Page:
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tv   Your World With Neil Cavuto  FOX News  December 4, 2015 1:00pm-2:01pm PST

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stuff. some great employment numbers today. looks like interest rates are going up, but they like the employment opportunity. "your world" is coming up. have a great weekend. >> this is now a federal terrorism investigation led by the fbi. >> it was terror. it is terror. and now we know they're investigating it as terror. not an issue of gun control. an issue of getting isis under control here in the u.s.a. welcome everyone. fox on top of some scary stuff going down. a pro claimation by know less than the fbi, the justice department, we have some sinister intenders in our midst. adam housely with the latest. >> reporter: investigators tell us be careful about tying this just to isis. the investigation is still very early and the stale believe
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there could be ties to al qaeda. and as we have been talking over the last couple of days they have been saying all along and felt this was terrorist related. they are also saying, even though the director says they don't have any direct connections to organizations, they do feel the couple did work with somebody oar someone else. they don't know. they won't go any further on that. take from that what you want. just about 30 yards from the home where i that found the pipe bombs and all the material, is the car that is involved with the family. they don't tell history is registered to or who it belonged to specifically other than plongd to the family. we saw them going through this yesterday. they felt it might have pie -- pipe bombs. they didn't find anything but inside there's a sheet right now from the united states department of justice, federal bureau of investigation, receipt for property received, returned released or seized from inside this car. the black lexus, 5300. it says that it was apple iphone, a multitool key,
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business -- some business cards, miscellaneous items, bank receipt, shooting targets, a hammer, vice grips, uhaul receipt, tire receipt, notebooks, garments, go propackaging, and some legal documents. a couple of the headlines there, the gopro packaging and shooting targets. when the nib -- they told us they were going to come out today and the assistant director would be here who would call this aterrorrist incident and then talk about the connections digitally. take a listen. >> i'm ready to confirm there are some telephonic connections between these two individuals, at least one of thieves individuals, and -- these individuals and other subjects of our investigation. >> reporter: now, we were told that press conference would be noon. it was moved up an hour because the national director was speaking at noon so this investigation at least on the ground has been going that direction from very, very early on. enough they've admitted it to the entire country.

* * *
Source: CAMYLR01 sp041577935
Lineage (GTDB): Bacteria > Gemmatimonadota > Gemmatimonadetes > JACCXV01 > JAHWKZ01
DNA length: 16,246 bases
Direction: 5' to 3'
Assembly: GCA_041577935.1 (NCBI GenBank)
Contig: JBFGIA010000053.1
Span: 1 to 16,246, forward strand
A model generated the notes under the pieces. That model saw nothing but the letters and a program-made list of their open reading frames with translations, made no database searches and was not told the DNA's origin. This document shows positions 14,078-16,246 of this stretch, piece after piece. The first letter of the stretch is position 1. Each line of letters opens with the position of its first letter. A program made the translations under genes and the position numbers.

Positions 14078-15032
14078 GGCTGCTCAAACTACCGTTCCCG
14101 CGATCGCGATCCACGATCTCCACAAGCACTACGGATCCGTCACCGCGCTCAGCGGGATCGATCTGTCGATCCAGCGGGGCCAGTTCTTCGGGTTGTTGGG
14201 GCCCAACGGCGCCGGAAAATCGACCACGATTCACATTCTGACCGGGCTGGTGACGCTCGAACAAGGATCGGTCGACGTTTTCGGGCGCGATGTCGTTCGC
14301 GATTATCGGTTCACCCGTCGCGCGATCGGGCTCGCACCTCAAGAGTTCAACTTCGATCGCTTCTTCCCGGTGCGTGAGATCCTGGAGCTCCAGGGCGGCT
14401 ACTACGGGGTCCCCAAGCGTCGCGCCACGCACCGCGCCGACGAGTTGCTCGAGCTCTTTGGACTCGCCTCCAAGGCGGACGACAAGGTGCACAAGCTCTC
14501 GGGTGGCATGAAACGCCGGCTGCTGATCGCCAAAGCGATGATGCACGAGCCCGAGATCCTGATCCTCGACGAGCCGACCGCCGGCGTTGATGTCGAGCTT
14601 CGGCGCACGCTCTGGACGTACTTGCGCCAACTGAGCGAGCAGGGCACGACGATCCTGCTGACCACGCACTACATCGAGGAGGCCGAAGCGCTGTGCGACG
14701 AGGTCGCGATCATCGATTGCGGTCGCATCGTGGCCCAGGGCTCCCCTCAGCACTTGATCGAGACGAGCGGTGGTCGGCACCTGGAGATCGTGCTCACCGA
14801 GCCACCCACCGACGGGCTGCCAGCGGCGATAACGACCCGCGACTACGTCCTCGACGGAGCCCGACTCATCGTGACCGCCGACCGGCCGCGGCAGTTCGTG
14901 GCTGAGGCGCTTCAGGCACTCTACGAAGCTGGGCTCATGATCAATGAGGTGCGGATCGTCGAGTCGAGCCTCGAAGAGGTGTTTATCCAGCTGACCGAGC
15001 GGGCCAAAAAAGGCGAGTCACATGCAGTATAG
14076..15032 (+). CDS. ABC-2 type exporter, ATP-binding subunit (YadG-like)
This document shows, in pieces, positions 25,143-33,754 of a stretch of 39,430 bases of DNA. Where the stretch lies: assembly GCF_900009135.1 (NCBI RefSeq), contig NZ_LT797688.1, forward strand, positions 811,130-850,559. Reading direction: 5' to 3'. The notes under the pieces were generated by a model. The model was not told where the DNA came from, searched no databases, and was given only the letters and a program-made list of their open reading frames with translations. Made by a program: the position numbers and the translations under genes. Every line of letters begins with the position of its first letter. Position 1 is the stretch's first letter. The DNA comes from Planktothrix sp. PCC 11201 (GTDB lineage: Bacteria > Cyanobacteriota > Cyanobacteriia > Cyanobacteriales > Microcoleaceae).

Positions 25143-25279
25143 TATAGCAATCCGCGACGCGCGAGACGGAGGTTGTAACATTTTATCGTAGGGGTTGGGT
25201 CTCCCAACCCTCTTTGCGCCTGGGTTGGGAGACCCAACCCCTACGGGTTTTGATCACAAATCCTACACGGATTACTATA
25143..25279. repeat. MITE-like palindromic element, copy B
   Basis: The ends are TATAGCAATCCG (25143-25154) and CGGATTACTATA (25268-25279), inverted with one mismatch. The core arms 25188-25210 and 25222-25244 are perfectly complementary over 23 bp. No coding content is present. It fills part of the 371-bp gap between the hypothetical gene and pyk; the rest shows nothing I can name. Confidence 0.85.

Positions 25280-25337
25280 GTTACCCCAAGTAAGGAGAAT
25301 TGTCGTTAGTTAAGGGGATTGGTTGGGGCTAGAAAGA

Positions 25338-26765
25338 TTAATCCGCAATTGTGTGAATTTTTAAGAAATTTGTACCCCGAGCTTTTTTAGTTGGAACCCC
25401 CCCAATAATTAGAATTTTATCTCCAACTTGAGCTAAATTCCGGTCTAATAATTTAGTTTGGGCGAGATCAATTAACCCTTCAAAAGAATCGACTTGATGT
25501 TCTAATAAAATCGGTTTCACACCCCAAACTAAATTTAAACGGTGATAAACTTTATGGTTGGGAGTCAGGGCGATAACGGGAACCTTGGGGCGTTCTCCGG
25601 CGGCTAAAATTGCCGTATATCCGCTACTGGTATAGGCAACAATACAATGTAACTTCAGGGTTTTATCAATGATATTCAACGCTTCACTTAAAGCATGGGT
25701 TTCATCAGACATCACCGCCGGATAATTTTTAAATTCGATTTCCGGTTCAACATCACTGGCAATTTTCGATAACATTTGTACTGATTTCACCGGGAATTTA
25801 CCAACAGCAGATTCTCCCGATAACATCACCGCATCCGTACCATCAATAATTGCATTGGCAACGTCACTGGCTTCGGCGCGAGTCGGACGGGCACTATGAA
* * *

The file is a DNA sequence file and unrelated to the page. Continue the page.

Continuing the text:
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>> adam, obviously that brings up the name of tashfeen malik, the 27-year-old woman, who expressed her allegiance to facebook on the day of the attacks. but it does raise questions whether isis could be involved. to your point, director comey said there's no indication that the killers were directed by the islamic state, but it seems that's where they're directing part of their focus. there,. >> reporter: absolutely. they do believe the money trail potentially leads outside the country. thatted to us when they would call it terrorism today or terrorist attack, they said they believed directly to me they believe the money trail leads outside the country. they didn't say -- there's so much to do here, neil. a lot of things they're finding out. and it's all about the evidence trail, and they found a lot of evidence i'm told. a lot of evidence, some of it was attempted to be destroyed, as we learn, and reported last night, and now you look in the car and you can hear some things in the car, shooting targets,
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gopro packaging, something that i was told a couple like this would not normally be able to afford on their own. they won't say their connected to terrorist cells yet. obviously looking at the possibility. they do believe other people helped them. that was a quote i was given, and i have been told numerous times do not rule out al qaeda, isis could be something towards the end of this. they're just saying, don't rule out al qaeda. they've been very specific about that. >> adam, if you'll indulge me on the communities bottom the gopro packaging, the local police chief ruled out the rumor that the two assailants halt go procameras on them as they were conducting the attack. still the packaging, do we know anything more about where these cameras were or what they were doing? >> no. there's been -- because of the investigation like this -- there was a ton of evidence at the scene where the shootout was ump was there yesterday, and the day before. so they found a lot of stuff. in investigations like this, or even investigations that don't involve terrorism, a lot of time